“So they put over 820 million whosawhatsits on the thingy and provided 2.0 Gigasomethings, coupled with a gizmo that drives another doohickey! …And that’s why we’re the leader in innovation.”
Yeah. Right. What he said.
We’ve all been there at some point, sitting in a pitch, or a brainstorm or a strategy meeting that goes all loco. The kind of meeting where the architects or engineers or people that work in development, are flooding you with technical information that’s over your head. Better yet, they’re trying to push those features or specs into the communications message and strategy.
The kind of meeting where you just want to take 800 volts and shock yourself to make sure you’re still awake.
Just relax. Take a deep breath and remember that you’re not alone.
Let’s face it, we work in the tech industry and have an outstanding book of business because we’ve established a level of trust with our clients. And sometimes, it takes a meeting with the engineer to gain the trust of not only your client, but yourself.
I’ve had a wide-range of clientele, but it is the high-tech clients that have taught me the most. I’ve learned from them not only how to be a better client representative, but also how to take a higher-interest in the “behind the scenes” development and innovation that gives us products and services to represent.
Years ago, I started doing an exercise with clients, so I could understand more about what they do, their user impact and how the end-user will benefit and make their preference choice. I sit in my office, and develop their brand architecture statements by answering the following questions to the best of my knowledge with as many responses as possible (we’ll use the shoes I’m wearing as an example):
- What are the product features? (non-slip sole, strong arch support)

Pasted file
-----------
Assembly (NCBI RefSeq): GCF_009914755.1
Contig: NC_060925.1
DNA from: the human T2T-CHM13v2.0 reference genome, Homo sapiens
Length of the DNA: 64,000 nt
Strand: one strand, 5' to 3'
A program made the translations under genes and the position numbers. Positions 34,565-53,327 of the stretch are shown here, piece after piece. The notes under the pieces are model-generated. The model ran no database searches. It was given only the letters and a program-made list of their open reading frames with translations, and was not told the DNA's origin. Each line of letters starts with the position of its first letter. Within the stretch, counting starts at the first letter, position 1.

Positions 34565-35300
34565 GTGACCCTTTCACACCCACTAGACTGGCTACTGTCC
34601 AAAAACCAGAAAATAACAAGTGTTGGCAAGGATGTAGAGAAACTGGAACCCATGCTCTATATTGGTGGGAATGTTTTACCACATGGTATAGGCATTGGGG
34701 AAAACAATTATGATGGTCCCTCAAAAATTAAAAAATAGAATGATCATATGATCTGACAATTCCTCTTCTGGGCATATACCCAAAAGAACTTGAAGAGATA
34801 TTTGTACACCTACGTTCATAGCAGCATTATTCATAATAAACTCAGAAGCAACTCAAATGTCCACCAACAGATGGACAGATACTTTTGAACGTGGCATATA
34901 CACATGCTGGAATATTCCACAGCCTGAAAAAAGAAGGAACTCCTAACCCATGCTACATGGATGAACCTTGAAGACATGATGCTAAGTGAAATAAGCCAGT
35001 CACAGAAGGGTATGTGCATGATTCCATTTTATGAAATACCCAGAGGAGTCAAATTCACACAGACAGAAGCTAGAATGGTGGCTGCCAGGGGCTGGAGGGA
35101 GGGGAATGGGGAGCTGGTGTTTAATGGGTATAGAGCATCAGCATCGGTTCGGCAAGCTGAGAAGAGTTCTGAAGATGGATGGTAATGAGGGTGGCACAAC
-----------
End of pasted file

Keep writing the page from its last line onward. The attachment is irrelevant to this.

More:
- What are the product’s functional benefits? (Support, stability, non-slip)
- What are the product’s emotional benefits? (Strength, comfort)
- What are the psycho/social benefits? (When I use this product, I feel/am: secure; ready for the road ahead)
It’s a basic framework. But it gives me a better understanding of the top-level product pitch. Now comes the hard part.
Ask your client, “Why?”
Sometimes those “why” questions not only give us a better product understanding but lets the client know you’re interested. And if you don’t understand something that’s explained to you, have them try and spell it out.
One of my old clients was a medical implant company. They created spinal cord devices for chronic-pain, and I was in-charge of their re-branding campaign. Though tech savvy, I’m no biomedical engineer and I was completely in the dark. It wasn’t until I had them explain the system to me, teach me Ohm’s law, and show me the cadavers (yes dead people), that I finally understood the impact of their product – controlling electrical current and nerve stimulation. They got people off of pain-killers for a more functional life.
Moreover, because I took the time to learn, the team was more responsive to my future recommendations.
It sounds daunting. Heck, it’s down right scary sometimes to have these conversations with people more technically-savvy than ourselves. The good news is we’re not expected to hop on the production line and make the next chip. But, if you can build your knowledge and get through the gigabytes, semiconductors, and the nuts & bolts – you’re way ahead of the game.